I’ve decided to make a Christmas Gift Guide with Books for book lovers and not only. All the books I’ve included are non-fiction because this is what I most enjoy, but, at the same time, it’s something that it’s more likely to remain on the bookshelves of the people who might receive one or two of these books. Also, these are the kind of books people might want to check again. I shared reviews on my book blog Coffee & Books for the books that are marked with an *. Some of the books are review copies, but I didn’t mark them in any way as I never mentioned that I will include these books in a Christmas gift guide.
Barack Obama’s new book, A Promised Land, was published only a few days ago. I think it will be a very popular book, so it might make for a wonderful gift for someone who is interested in biographies.
A Life on Our Planet by David Attenborough and Tomorrow Will Be A Good Day: My Autobiography by Captain Tom are two more books published this year which I believe are worth reading. I have both of them and I plan to read them during the holiday, when I will have more time.
Forgotten Slave Trade* was the first book I read by Simon Webb. It is an amazing book. My husband is reading it now and he enjoys it very much. The Analogue Revolution* followed and it was written in the same style. It is quite intriguing and interesting. Post-War Childhood* offers a different view on what life was for children in the 50s and 60s in Britain. He argues that it is not as it is presented today.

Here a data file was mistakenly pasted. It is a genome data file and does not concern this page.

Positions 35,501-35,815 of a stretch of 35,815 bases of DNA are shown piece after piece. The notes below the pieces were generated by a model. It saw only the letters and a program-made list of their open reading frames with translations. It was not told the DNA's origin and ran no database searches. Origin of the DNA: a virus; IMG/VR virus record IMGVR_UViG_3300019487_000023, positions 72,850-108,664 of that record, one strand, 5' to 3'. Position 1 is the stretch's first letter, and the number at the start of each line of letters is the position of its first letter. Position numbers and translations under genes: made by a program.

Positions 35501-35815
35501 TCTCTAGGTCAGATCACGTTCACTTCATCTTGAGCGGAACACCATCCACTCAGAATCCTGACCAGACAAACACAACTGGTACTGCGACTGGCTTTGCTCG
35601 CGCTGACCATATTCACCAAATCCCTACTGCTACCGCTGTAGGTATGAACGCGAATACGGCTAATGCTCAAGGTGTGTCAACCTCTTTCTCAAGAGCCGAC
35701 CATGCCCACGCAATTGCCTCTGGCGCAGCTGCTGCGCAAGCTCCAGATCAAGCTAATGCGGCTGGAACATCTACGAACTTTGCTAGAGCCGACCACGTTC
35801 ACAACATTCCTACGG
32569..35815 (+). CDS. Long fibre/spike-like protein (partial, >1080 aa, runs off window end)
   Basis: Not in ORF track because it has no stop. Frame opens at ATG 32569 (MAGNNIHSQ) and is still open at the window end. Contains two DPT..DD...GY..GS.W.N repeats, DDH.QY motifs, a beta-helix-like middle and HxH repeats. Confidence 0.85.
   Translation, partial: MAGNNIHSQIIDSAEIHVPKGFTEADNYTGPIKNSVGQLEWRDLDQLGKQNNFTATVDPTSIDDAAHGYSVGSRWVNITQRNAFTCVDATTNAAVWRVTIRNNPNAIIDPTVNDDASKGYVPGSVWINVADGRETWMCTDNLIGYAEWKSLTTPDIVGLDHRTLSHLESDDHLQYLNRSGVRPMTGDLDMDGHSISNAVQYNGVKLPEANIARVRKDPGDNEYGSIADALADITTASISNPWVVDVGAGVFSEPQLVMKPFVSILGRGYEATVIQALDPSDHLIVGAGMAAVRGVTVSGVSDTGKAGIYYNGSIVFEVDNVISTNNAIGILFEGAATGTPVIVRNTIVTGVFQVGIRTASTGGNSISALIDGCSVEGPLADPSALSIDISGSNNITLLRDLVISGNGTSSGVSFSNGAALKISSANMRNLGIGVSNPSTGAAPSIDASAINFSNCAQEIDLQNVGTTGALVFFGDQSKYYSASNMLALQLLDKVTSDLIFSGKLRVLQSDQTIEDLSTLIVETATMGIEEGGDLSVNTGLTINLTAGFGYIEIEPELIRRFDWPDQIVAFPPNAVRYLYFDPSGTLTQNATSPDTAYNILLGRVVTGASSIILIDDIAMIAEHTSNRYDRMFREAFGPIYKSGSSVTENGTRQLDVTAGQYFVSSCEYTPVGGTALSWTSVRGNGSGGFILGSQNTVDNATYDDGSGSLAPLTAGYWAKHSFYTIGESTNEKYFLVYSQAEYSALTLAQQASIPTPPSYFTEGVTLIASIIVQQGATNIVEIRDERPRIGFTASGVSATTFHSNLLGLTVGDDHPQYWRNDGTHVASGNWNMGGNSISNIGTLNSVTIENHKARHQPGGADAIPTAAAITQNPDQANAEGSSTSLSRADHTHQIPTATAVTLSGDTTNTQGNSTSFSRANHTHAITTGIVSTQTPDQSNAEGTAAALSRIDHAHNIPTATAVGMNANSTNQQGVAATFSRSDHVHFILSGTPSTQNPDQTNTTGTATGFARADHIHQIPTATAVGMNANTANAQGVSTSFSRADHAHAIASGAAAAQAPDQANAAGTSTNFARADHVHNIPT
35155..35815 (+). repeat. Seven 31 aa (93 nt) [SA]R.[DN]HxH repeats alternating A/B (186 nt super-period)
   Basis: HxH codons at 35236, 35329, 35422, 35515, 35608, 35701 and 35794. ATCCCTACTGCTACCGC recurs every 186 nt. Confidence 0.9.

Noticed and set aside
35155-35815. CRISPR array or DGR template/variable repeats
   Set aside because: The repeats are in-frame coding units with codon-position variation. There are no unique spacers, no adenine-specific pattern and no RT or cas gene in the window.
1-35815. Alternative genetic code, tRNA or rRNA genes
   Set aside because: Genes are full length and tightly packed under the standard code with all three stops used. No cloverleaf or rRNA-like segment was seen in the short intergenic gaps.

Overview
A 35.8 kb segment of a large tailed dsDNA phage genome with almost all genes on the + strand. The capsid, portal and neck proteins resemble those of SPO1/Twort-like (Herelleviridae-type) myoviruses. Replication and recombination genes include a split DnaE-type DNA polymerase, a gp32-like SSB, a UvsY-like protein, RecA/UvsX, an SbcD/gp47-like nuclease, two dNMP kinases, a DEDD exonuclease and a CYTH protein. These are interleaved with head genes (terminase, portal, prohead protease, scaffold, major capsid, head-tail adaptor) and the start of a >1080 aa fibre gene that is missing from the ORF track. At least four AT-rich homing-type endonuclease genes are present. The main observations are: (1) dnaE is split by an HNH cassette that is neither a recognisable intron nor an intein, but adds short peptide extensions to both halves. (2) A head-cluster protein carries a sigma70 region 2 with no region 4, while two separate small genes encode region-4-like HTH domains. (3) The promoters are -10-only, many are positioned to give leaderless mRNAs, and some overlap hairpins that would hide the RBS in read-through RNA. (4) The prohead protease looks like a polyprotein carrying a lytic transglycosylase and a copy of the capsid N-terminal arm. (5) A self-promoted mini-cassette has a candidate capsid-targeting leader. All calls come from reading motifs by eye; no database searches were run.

I have two more books to read by him, Suffragette Fascists and Secret Casualties of World War Two. I didn’t include the last one because it is a bit too grim for a Christmas gift guide, although, depending on the interests of the receiver, this one might be a good gift idea too.
Webb is dealing with controversial topics and he is not afraid to go against the “norm” which is why I love his books so much. His books make one think.
I picked three books by or about women: The NHS at 70 by Ellen Welch*, Women’s Lives and Clothes in WW2 by Lucy Adlington*, and A Force to be Reckoned With. A History of the Women’s Institute by Jane Robinson. These three books are very different and this is another reason why I picked them for this gift guide.
The book on the NHS can be wonderful now, when we are all even more aware of how important it is. I imagine that not many know a lot about its history. While the Women’s Lives in WW2 is another fascinating book which shows the kind of issues women had to deal with at that time.
30 Second series is just fab. I have two more books, but they are a different colour, so I didn’t include them in the picture. I think all the books can be a great gift, depending on the interests of the receiver. The one on Einstein is the only one I didn’t read from the ones I have and, in fact, it was a gift for my husband, for Christmas last year. I have on my shelves Fashion*, Elements*, Anatomy*, Physics*, Wine*, Literature*, and Climate*. As you can see, the topics covered are so incredibly different that make it really great.
Two cookbooks and a book on growing herbs are next. I tried recipes from both Speedy Bosh and Epic Vegan by Dustin Harder*. I also read and reviewed Growing Herbs by Holly Farrell. All these three books can make for lovely gifts for vegans and not only.
I hope you found a bit of inspiration in my gift guide. Are you going to buy books as gifts this Christmas?